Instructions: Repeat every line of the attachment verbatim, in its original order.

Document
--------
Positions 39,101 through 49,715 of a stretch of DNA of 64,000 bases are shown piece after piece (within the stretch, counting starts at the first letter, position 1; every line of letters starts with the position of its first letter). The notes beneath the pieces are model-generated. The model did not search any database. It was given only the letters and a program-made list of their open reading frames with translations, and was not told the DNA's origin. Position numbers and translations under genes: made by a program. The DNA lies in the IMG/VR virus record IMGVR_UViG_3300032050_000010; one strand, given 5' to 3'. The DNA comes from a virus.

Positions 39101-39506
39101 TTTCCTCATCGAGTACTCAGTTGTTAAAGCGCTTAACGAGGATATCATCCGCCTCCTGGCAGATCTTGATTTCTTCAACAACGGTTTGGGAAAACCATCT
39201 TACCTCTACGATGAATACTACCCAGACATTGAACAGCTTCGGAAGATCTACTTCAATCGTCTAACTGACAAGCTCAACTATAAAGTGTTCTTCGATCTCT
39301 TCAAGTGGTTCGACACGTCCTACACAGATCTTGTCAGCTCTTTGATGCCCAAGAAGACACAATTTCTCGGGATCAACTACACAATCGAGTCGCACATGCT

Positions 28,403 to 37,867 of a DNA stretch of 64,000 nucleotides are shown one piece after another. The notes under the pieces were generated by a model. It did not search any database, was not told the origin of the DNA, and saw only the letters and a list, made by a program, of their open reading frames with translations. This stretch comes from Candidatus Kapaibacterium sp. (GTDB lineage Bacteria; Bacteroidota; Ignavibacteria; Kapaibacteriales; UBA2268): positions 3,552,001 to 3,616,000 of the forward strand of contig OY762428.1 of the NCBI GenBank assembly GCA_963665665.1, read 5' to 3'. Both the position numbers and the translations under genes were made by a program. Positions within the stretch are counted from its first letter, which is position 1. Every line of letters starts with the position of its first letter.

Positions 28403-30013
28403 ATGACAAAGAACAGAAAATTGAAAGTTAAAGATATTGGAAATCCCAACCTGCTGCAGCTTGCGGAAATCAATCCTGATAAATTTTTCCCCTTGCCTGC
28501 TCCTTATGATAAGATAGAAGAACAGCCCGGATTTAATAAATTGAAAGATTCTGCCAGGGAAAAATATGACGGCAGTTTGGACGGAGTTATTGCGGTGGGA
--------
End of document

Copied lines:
Positions 39,101 through 49,715 of a stretch of DNA of 64,000 bases are shown piece after piece (within the stretch, counting starts at the first letter, position 1; every line of letters starts with the position of its first letter). The notes beneath the pieces are model-generated. The model did not search any database. It was given only the letters and a program-made list of their open reading frames with translations, and was not told the DNA's origin. Position numbers and translations under genes: made by a program. The DNA lies in the IMG/VR virus record IMGVR_UViG_3300032050_000010; one strand, given 5' to 3'. The DNA comes from a virus.

Positions 39101-39506
39101 TTTCCTCATCGAGTACTCAGTTGTTAAAGCGCTTAACGAGGATATCATCCGCCTCCTGGCAGATCTTGATTTCTTCAACAACGGTTTGGGAAAACCATCT
39201 TACCTCTACGATGAATACTACCCAGACATTGAACAGCTTCGGAAGATCTACTTCAATCGTCTAACTGACAAGCTCAACTATAAAGTGTTCTTCGATCTCT
39301 TCAAGTGGTTCGACACGTCCTACACAGATCTTGTCAGCTCTTTGATGCCCAAGAAGACACAATTTCTCGGGATCAACTACACAATCGAGTCGCACATGCT

Positions 28,403 to 37,867 of a DNA stretch of 64,000 nucleotides are shown one piece after another. The notes under the pieces were generated by a model. It did not search any database, was not told the origin of the DNA, and saw only the letters and a list, made by a program, of their open reading frames with translations. This stretch comes from Candidatus Kapaibacterium sp. (GTDB lineage Bacteria; Bacteroidota; Ignavibacteria; Kapaibacteriales; UBA2268): positions 3,552,001 to 3,616,000 of the forward strand of contig OY762428.1 of the NCBI GenBank assembly GCA_963665665.1, read 5' to 3'. Both the position numbers and the translations under genes were made by a program. Positions within the stretch are counted from its first letter, which is position 1. Every line of letters starts with the position of its first letter.

Positions 28403-30013
28403 ATGACAAAGAACAGAAAATTGAAAGTTAAAGATATTGGAAATCCCAACCTGCTGCAGCTTGCGGAAATCAATCCTGATAAATTTTTCCCCTTGCCTGC
28501 TCCTTATGATAAGATAGAAGAACAGCCCGGATTTAATAAATTGAAAGATTCTGCCAGGGAAAAATATGACGGCAGTTTGGACGGAGTTATTGCGGTGGGA